Having a good credit score is beyond essential in this modern day and age. It can help you take out an auto loan, a mortgage on your house, or any other number of loans. A good score is also often essential when applying for new credit cards, when renting an apartment, and sometimes even when looking for new work.
The fact is that a good credit score is a must. But it’s also a fact that it is all too easy for your credit score to drop, quickly, suddenly, unexpectedly. You might even think your score is decent only to apply for more credit and find that you’re turned down.
While plenty of companies say that they can help you fix your low credit score, give it a boost if you will, the truth is that there is almost never a ‘quick fix’ to credit score woes like the ones that many of these companies state they can provide. Improving your credit score takes time. Luckily though, it can be done, and it can be done on your own, without the help of companies (and without parting with all the money needed to pay for this help).
Below are five ways that you can repair your own credit score, over time, and by yourself.
1. Understand Good Credit
It is surprising how many people toss the idea of ‘good credit’ around without understanding exactly what it is. In fact, many people who use the term on an everyday basis have no idea what good credit actually means. Understanding this is essential to repairing a bad credit score.
There are a multitude of different factors that go into your credit score. A new creditor will review these factors so that they can decide how much of a risk you are to them and how likely you will be to pay back the money that they lend you. Most creditors view your FICO (Fair Isaac Corporation) credit score to do this. A 740 is considered optimal by nearly all of them. The lower you go, the more of a risk you’ll be for a creditor or the ‘worse’ your score is. The higher you go, the better. In 2012, the average American’s credit score was 690 according to The Wall Street Journal.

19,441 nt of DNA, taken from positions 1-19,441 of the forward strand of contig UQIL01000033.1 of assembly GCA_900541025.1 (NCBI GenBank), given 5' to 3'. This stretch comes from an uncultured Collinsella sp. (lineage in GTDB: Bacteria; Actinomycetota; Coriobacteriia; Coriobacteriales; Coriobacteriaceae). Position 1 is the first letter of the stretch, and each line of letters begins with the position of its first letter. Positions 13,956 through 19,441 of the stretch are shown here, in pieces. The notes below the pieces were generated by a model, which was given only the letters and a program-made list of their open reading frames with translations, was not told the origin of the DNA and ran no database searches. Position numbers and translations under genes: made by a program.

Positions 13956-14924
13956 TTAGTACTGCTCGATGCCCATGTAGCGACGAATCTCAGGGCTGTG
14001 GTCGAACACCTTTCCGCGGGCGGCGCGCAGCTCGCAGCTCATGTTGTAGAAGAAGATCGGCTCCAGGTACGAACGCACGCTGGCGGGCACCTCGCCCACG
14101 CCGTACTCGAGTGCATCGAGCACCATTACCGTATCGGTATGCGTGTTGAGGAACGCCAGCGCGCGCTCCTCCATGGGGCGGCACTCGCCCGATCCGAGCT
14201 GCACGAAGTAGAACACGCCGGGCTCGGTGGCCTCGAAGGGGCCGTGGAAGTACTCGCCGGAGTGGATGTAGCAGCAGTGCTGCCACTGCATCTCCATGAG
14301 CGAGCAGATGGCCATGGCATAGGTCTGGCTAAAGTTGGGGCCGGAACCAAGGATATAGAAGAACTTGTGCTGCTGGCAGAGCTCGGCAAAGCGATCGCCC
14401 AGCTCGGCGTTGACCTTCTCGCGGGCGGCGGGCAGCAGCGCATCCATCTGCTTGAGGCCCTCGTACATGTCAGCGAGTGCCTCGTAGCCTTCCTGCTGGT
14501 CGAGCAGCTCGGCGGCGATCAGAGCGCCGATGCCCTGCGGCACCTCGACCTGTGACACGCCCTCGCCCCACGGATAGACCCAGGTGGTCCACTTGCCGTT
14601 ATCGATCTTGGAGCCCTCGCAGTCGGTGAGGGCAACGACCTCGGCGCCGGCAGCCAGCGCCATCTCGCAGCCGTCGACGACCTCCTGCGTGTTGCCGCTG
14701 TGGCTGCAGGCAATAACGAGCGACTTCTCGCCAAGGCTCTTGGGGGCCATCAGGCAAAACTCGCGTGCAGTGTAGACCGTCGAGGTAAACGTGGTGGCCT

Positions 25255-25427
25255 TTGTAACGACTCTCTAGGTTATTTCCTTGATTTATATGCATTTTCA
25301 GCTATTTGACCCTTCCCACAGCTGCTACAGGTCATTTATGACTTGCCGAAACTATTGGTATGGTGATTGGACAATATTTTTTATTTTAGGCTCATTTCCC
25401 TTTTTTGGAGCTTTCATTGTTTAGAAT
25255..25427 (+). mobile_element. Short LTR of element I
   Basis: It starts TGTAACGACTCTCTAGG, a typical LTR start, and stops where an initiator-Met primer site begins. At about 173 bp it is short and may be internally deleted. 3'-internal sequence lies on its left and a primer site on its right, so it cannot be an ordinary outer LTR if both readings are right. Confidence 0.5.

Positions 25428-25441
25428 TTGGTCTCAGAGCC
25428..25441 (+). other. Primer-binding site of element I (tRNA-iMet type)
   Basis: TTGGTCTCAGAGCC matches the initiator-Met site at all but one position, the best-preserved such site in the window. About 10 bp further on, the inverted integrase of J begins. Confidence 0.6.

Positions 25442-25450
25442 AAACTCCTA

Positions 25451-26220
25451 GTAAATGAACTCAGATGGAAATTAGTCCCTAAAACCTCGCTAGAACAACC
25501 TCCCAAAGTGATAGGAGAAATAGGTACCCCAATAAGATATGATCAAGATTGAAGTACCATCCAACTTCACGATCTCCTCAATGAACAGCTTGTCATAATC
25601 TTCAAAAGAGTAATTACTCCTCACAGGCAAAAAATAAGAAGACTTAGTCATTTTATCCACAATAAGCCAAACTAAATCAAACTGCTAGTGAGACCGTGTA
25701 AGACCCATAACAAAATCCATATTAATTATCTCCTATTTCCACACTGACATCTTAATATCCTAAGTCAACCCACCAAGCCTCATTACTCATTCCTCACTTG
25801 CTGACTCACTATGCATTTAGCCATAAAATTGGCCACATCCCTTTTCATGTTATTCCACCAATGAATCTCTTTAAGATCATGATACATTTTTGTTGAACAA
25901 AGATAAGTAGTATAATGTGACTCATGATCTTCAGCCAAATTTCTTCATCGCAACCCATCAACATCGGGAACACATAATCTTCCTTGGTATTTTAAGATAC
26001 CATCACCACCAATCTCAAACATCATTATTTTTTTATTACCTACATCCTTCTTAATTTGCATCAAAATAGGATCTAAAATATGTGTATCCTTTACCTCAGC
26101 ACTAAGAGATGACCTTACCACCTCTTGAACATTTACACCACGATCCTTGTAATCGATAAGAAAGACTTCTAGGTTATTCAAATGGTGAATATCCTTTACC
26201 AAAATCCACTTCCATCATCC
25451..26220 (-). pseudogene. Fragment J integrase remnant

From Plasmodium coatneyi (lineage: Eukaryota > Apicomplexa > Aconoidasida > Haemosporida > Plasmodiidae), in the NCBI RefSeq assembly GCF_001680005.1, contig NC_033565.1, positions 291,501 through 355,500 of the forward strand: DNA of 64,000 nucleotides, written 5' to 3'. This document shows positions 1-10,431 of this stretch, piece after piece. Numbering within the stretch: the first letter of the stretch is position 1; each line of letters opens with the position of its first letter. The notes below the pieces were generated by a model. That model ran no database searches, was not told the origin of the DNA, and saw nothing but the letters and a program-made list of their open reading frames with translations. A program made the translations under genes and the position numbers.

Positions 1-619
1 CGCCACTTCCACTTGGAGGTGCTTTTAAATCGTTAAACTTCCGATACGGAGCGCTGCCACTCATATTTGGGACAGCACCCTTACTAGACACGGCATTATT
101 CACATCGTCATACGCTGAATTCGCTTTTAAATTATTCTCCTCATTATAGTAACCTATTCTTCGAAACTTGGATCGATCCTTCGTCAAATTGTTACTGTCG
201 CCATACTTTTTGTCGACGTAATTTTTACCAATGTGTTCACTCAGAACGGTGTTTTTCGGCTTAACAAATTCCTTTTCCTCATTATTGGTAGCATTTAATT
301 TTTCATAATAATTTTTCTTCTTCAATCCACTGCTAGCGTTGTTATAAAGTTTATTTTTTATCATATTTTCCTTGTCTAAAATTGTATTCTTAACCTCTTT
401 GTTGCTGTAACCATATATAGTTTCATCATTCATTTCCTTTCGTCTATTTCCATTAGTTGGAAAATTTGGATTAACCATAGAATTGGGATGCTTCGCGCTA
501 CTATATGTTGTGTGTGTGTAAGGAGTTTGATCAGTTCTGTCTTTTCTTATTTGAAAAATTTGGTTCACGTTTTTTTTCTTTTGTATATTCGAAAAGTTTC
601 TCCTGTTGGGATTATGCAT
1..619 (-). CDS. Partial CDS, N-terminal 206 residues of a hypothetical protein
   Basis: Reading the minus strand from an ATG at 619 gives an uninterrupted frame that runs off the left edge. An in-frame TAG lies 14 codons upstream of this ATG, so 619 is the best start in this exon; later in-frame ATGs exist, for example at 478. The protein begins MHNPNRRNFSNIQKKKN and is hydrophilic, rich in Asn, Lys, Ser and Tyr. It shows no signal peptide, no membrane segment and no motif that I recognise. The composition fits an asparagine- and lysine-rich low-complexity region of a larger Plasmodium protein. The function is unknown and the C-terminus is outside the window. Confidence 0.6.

2. Take a Look at Your Credit Report
Before making any assumptions about your credit score, start by taking a look at your credit report. By law you are allowed to receive a one-time free credit report from each of the three major credit bureaus each year. These include Experian, TransUnion, and Equifax. You can easily request these at annualcreditreport.com. Looking at your credit report will show you what exactly your score is and why.
3. Check for Errors
Though they don’t happen frequently, credit reports have been known to have the occasional error. While checking out your report, be sure to keep a keen eye open for anything that looks like a mistake. If you find a mistake, the first thing to do is contact the specific creditor or credit agency that it is associated with on the report. It is essential to put your notification of the error (otherwise known as a challenge) in writing and send it in via certified mail. Keeping detailed records of everything regarding the dispute is essential in figuring it out successfully.
4. Pay Those Bills
The biggest reason for a poor credit score is a backlog of unpaid bills. Simply getting current on your bills can help improve your score by bushels. Though this can obviously be hard, try setting aside any available cash to bring all of your accounts up-to-date. This will eliminate late fees and over-limit fees. You might also be interested in setting up payment alerts via email or your online banking system. This can help if you’re the type who is always forgetting to pay your bills on time.
5. Pay Down Debts
Another huge reason for lackluster credit scores is debt. When you use credit cards for more than 20 percent of your credit limit, your credit report will reflect this in a negative light. Furthermore, other unpaid debts or loans will affect your score in much the same way that unpaid bills do. Get current on your debts if possible by paying them down. If you are really struggling with debt, consider a program like debt consolidation. Though this will help you get out of debt (which will improve your score considerably in the long-run), it can have a negative impact on your short-term credit score.